Case Study A
A review of expenses for a lease for a regional
bank processing center did not show any significant increases, however,
there was a decrease in electrical expense in spite of the fact that
electric rates in this mid-Atlantic state increased. CRS 's discussion
with the client's internal staff revealed that the client had removed
some of their major computer equipment to another processing facility.
The lease called for a direct credit of up to twenty-nine cents per
square foot if the client ever reduced their electrical usage. In fact,
the client's usage reduction resulted in sixty-nine cents per square
foot when converted from cost per kWh hour.
After confirming CRS 's calculations, the client got 100% of the
twenty-nine cents per square foot credit allowance. At 121,463 square
feet, the client saved $38,679 for the 13-plus months since the
equipment move and will save over $35,000 per year for the lease term.
Case Study B
A large national bank hired CRS to review 150
of their largest locations in the south. One location audited was
418,646 square feet with an 18-year 3-month lease starting in 1991. The
client wanted an audit of the last three years due to the implementation
of a 1997 Base Year.
Expenses over all were stable with only minor increases, but certain
expenses were shared with other buildings in the complex under a
third-party condominium agreement. CRS had to coordinate the audit
between the client, landlord, and condominium association (which was a
consortium of three different landlords). The Base Year detailed
information was not easily obtained and any issues on current expenses
would have to take Base Year amounts into consideration.
Two expense categories that required investigation were garage expenses
and management fees. Both issues stemmed from our review of building
income as it related to the calculation of management fees.
Garage expenses were to be included in operating expenses only to the
extent they exceeded income. Our review of income clearly showed that
garage income far exceeded expenses. Our initial claim was that all
garage expenses from 1999 through 2001 totaling $736,032 must be
excluded from expenses for those years. However, as stated previously,
Base Year consideration greatly decreased that claim, as $202,826.25 of
garage expenses was included in the Base Year. While the percentage of
initial claim to total settlement of $736,032 to $128,479.96 was only
17.46% the client was informed that the Base Year adjustment would
probably reduce the claim to about $130,000 at the outset. Due to
constant communication and open dialogue with the client, as well as the
landlord, the initial claim did not cause false expectations. This claim
resulted in an additional $42,826.65 in reduced expenses in 2002 and
will result in similar savings until lease termination. Also, the
management fee issue resulted in savings of $5,824.58.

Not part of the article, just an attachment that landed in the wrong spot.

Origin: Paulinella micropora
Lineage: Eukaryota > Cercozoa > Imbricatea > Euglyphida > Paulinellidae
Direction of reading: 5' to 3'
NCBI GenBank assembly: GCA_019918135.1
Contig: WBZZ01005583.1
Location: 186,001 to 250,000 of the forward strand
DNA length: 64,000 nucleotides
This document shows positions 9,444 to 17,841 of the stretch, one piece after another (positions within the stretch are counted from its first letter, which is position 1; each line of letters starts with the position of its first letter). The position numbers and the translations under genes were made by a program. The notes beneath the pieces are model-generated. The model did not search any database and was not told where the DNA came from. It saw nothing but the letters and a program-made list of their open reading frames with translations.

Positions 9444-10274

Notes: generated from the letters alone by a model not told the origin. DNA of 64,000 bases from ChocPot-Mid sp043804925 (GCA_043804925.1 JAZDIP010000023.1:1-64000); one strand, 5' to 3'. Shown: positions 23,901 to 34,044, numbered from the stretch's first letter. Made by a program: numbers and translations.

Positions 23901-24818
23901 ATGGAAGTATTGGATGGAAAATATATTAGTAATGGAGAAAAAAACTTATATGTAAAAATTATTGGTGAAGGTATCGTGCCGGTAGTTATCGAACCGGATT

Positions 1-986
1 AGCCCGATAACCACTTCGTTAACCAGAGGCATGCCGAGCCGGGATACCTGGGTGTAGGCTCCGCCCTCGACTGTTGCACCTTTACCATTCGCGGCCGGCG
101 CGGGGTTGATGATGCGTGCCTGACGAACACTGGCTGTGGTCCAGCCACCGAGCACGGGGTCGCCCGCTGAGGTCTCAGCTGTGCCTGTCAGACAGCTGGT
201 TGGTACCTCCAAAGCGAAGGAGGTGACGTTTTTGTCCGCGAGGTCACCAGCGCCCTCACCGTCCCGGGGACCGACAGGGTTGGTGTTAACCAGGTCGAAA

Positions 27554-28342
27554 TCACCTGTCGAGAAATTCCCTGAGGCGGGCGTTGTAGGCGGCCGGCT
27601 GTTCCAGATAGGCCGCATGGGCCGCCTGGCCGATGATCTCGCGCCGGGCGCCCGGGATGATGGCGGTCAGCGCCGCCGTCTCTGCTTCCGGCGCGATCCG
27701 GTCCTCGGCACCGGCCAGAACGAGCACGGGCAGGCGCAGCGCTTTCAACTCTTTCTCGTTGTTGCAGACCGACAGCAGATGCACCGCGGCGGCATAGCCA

Case Study C
A large multinational corporation retained CRS
as their exclusive lease audit provider. One audit location involved a
179,308 square foot space in its 13th year of a 25-year lease located in
the northwest United States. Issues involved in the initial audit claim
1. The undervaluing of Base Year expenses and
lack of gross-up for both operating expenses and real estate taxes for
two separate base years, 1989 and 1994 (value - $1,296,039 current and
2. The correct application of a complex annual expense cap over prior
year's actual expenses (value- $725,375 current and $708,975 future).
3. The computations of the management fee within the constraints of the
cap language (value - $482,000 current and $585,485 future).
4. The inclusion of disallowed expenses for the retail and parking
component of the building (value - $85,075).
5. The reimbursement of audit fees due to exceeding a minimum allowable
error (34% of recoveries).
All of the above current values are
savings/overcharges through December 2001. The resolution of issue
number two with respect to the annual cap along with statute of
limitations rendered the issue of the Base Year moot. The issue of the
annual cap was resolved, after some negotiations regarding lease
interpretation, change of ownership and statute of limitations for
$501,000 or over 69% of the initial claim amount. All future savings
remained in place. The resolution of issue number three, management
fees, was also reduced due to the cap application, change of ownership
and statute of limitations for a total of $197,570.59. All future
savings remain in place. The amount of issue number four, retail and
parking expenses, was reduced, due to statute of limitations provisions
and ambiguous lease language, to 50% or $42,500.
With respect to the reimbursement of the audit fee, the client asked CRS
to settle at less than the total contingent fee for current savings,
which was nearly $252,000. We did so gladly as the landlord, client and
CRS worked methodically and amiably through all of the above issues.
The final settlement of the claims breaks down as follows:
||Initial Claim (A)
||Total Savings (B)
||% A to B
|Audit Fee Reimbursement